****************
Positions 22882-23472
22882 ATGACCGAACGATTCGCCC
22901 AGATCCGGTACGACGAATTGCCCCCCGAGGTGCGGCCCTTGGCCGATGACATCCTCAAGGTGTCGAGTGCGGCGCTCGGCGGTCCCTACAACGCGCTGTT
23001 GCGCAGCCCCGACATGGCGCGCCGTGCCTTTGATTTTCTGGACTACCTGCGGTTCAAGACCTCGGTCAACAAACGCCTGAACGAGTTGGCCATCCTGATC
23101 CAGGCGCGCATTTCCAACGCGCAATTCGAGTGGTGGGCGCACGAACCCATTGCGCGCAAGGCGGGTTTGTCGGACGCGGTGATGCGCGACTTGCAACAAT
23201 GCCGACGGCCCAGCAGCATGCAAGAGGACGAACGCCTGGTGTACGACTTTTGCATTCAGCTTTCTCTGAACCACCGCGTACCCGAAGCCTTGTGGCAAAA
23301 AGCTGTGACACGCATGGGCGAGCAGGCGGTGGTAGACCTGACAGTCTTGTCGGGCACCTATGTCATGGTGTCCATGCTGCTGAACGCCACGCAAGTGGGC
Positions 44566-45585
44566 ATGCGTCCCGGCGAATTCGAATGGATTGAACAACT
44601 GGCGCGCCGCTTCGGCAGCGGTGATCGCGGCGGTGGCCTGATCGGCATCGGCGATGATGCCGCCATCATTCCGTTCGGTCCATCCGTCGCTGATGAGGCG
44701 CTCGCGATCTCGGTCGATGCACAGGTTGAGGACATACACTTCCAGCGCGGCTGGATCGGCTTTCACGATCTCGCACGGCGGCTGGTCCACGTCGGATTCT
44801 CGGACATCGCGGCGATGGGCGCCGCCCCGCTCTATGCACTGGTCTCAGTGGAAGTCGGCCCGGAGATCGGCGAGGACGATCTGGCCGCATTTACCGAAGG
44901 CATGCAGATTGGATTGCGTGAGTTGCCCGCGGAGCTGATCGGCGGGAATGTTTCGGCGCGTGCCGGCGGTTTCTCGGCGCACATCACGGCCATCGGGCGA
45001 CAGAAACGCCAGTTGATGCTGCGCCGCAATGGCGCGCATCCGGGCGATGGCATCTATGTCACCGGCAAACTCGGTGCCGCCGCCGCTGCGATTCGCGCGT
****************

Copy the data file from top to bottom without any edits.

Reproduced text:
Positions 22882-23472
22882 ATGACCGAACGATTCGCCC
22901 AGATCCGGTACGACGAATTGCCCCCCGAGGTGCGGCCCTTGGCCGATGACATCCTCAAGGTGTCGAGTGCGGCGCTCGGCGGTCCCTACAACGCGCTGTT
23001 GCGCAGCCCCGACATGGCGCGCCGTGCCTTTGATTTTCTGGACTACCTGCGGTTCAAGACCTCGGTCAACAAACGCCTGAACGAGTTGGCCATCCTGATC
23101 CAGGCGCGCATTTCCAACGCGCAATTCGAGTGGTGGGCGCACGAACCCATTGCGCGCAAGGCGGGTTTGTCGGACGCGGTGATGCGCGACTTGCAACAAT
23201 GCCGACGGCCCAGCAGCATGCAAGAGGACGAACGCCTGGTGTACGACTTTTGCATTCAGCTTTCTCTGAACCACCGCGTACCCGAAGCCTTGTGGCAAAA
23301 AGCTGTGACACGCATGGGCGAGCAGGCGGTGGTAGACCTGACAGTCTTGTCGGGCACCTATGTCATGGTGTCCATGCTGCTGAACGCCACGCAAGTGGGC
Positions 44566-45585
44566 ATGCGTCCCGGCGAATTCGAATGGATTGAACAACT
44601 GGCGCGCCGCTTCGGCAGCGGTGATCGCGGCGGTGGCCTGATCGGCATCGGCGATGATGCCGCCATCATTCCGTTCGGTCCATCCGTCGCTGATGAGGCG
44701 CTCGCGATCTCGGTCGATGCACAGGTTGAGGACATACACTTCCAGCGCGGCTGGATCGGCTTTCACGATCTCGCACGGCGGCTGGTCCACGTCGGATTCT
44801 CGGACATCGCGGCGATGGGCGCCGCCCCGCTCTATGCACTGGTCTCAGTGGAAGTCGGCCCGGAGATCGGCGAGGACGATCTGGCCGCATTTACCGAAGG
44901 CATGCAGATTGGATTGCGTGAGTTGCCCGCGGAGCTGATCGGCGGGAATGTTTCGGCGCGTGCCGGCGGTTTCTCGGCGCACATCACGGCCATCGGGCGA
45001 CAGAAACGCCAGTTGATGCTGCGCCGCAATGGCGCGCATCCGGGCGATGGCATCTATGTCACCGGCAAACTCGGTGCCGCCGCCGCTGCGATTCGCGCGT